I no longer have a KI email address, my affiliation is no longer valid, what do I do then? If the research resulting in an article has been conducted at KI it does not matter that you are no longer affiliated. Just state that the research belongs to KI and you will end up in the right track eventually, if you encounter any problems contact the library.
I have received an invoice for "page charges"/"colour charges" or something similar, should I have to pay that? It is not uncommon that publishers take extra charges for colour prints and the like. These charges are typically not included in the agreements and will have to be paid by the author.
Is it easier to get an article published in an open access journal than in a subscription journal? The short answer is no, please read about the benefits of publishing open access earlier on this web page.
Self-archiving of a manuscript in an open repository
Many journals allow you to self-archive a version of your article in an open archive (green open access). Self-archiving may be subject to some form of restriction, usually an embargo period of six months or more. Which manuscript version the journal allows you to self-archive may also vary. The version that most research funders and Plan S approve is the peer reviewed and final version of the article called the Author's Accepted Manuscript (AAM) (also called postprint). The Sherpa Romeo database provides information on any restrictions.
KI:s open archive is called KI Open Archive. Find more information on how to self-archive your manuscript (or the published article if the publisher permit this) on the page E-publishing and self-archiving in KI Open Archive, under the heading Self-archiving your article.
|Author's Accepted Manuscript (AAM)||The final author-created version of the manuscript, which includes any changes made after peer-review and has been accepted for publication by the journal.|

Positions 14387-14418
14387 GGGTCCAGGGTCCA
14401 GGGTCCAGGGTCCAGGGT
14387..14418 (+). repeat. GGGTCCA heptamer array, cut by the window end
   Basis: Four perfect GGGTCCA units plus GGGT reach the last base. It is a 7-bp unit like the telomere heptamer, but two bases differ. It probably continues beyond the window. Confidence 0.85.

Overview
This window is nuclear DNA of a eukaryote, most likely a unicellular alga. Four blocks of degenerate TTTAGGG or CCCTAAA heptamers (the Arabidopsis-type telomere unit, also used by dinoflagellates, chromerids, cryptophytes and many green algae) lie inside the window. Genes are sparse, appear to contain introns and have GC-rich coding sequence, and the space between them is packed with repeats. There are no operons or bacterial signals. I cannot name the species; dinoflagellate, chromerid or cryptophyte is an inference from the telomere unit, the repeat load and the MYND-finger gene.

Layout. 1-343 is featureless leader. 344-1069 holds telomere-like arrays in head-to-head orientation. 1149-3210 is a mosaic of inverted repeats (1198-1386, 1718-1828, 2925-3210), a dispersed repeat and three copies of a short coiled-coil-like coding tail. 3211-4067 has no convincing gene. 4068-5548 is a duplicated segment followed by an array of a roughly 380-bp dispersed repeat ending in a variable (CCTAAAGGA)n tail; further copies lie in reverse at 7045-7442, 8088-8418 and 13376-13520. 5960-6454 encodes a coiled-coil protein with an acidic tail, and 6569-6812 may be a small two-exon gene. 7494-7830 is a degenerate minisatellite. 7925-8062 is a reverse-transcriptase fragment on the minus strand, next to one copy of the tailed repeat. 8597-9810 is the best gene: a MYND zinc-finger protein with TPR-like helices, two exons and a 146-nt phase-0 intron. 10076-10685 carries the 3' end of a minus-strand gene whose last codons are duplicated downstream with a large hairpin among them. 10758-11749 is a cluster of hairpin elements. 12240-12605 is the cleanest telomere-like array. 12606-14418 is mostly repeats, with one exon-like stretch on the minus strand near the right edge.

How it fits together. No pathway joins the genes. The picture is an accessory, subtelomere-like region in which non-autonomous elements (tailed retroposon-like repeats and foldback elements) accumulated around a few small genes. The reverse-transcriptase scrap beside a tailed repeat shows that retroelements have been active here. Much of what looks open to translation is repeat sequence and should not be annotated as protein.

|Article Processing or Publishing Charge (APC)||The fee the author pays for publishing the article open access.|
|cOAlition S and Plan S||An inarch funding and performing organisations.|
|Corresponding author||The author who takes primary responsibility for communication with the journal during the entire publication process.|
|Creative Commons license||An open license stating what others are allowed to do with a published article.|
|Embargo period||The time period that an article is locked behind a paywall and only can be read by subscribers.|
|Green open access||The self-archiving of articles; the publishing of a version of the article in an open archive (often only allowed after an embargo period).|
|Gold open access||Publishing in a fully open and freely available journal where everything is free to read for everyone.|
|Hybrid journal||A journal that is a subscription journal (behind paywall) but where some articles are published open access (financed through APC:s). Also called hybrid publishing.|
|Open access journal||A journal where all articles are freely available for all to read, usually financed through APC's. Also called gold journals or gold publishing.|
|Pre-print archive||An online archive containing a version of scientific articles that has not been peer reviewed or accepted for publishing in a scientific journal. One example is arXiv.org.|